Here is a quick one. If you have both IPv6 and IPv4 running on a network, when you use the ping command in Windows, you may ping the IPv6 address. This is a quick guide on how to ping using IPv4 instead of IPv6 and get something more easily readable.
How to Ping over IPv4 on Windows Instead of IPv6
To get to the ping command, you can hit the Windows key and then type in
cmd to run cmd.exe. Some more advanced users will use PowerShell instead. Pinging on an IPv6 network will give a massive string of numbers.
The easy fix is to just append a “-4” as shown above in the ping command.
So instead of:
It will instead be:
ping -4 hostname
That “-4” tells the ping command to use IPv4 even if an IPv6 address is available.
There are various troubleshooting reasons that one might want to use IPv4 even if IPv6 is active. Examples can be of older management interfaces and applications that do not support IPv6 and where DNS can falter. Another good example is where you need to offline copy an IP address to get a device online. An IPv4 address is usually easier to remember than an IPv6 address.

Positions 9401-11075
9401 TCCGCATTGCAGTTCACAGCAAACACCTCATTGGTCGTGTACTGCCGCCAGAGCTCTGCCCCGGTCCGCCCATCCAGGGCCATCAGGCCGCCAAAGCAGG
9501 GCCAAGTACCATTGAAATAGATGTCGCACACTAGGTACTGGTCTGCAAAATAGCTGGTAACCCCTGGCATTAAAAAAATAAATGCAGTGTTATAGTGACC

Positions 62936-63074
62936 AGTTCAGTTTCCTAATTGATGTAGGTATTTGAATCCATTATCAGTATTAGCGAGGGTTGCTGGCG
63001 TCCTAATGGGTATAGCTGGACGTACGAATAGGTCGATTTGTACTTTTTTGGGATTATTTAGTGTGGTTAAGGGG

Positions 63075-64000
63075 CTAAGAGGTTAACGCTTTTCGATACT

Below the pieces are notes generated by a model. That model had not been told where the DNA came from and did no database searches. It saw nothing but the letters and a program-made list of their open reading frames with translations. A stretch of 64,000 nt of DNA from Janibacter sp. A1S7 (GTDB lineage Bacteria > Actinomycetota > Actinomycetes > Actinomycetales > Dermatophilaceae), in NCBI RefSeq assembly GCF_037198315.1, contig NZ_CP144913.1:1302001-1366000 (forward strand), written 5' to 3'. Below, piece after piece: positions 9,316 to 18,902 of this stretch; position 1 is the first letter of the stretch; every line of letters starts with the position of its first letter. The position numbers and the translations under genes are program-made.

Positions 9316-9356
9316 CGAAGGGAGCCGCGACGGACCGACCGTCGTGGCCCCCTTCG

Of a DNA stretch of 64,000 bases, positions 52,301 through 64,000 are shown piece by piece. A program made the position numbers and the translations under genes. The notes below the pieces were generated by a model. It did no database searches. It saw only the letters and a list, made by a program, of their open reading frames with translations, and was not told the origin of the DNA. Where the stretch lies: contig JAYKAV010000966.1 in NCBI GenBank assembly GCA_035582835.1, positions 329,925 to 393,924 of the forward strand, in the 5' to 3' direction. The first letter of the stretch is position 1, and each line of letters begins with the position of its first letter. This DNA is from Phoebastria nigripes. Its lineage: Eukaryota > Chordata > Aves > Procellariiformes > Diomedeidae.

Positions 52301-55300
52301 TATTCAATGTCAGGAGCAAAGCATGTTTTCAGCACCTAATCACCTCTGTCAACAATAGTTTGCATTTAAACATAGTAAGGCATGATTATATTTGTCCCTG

For those Windows PowerShell users out there, the functionality is exactly the same using PowerShell. Here is a screenshot of that:
Again, this may not be what you use every time you want to ping, but it is a simple way to use IPv4 networks for ping instead of IPv6. Hopefully this helps someone as we had a new team member who has grown in an IPv6 world and did not know how to easily switch to use IPv4 for the ping command. We thought others might want to know how to do this as well.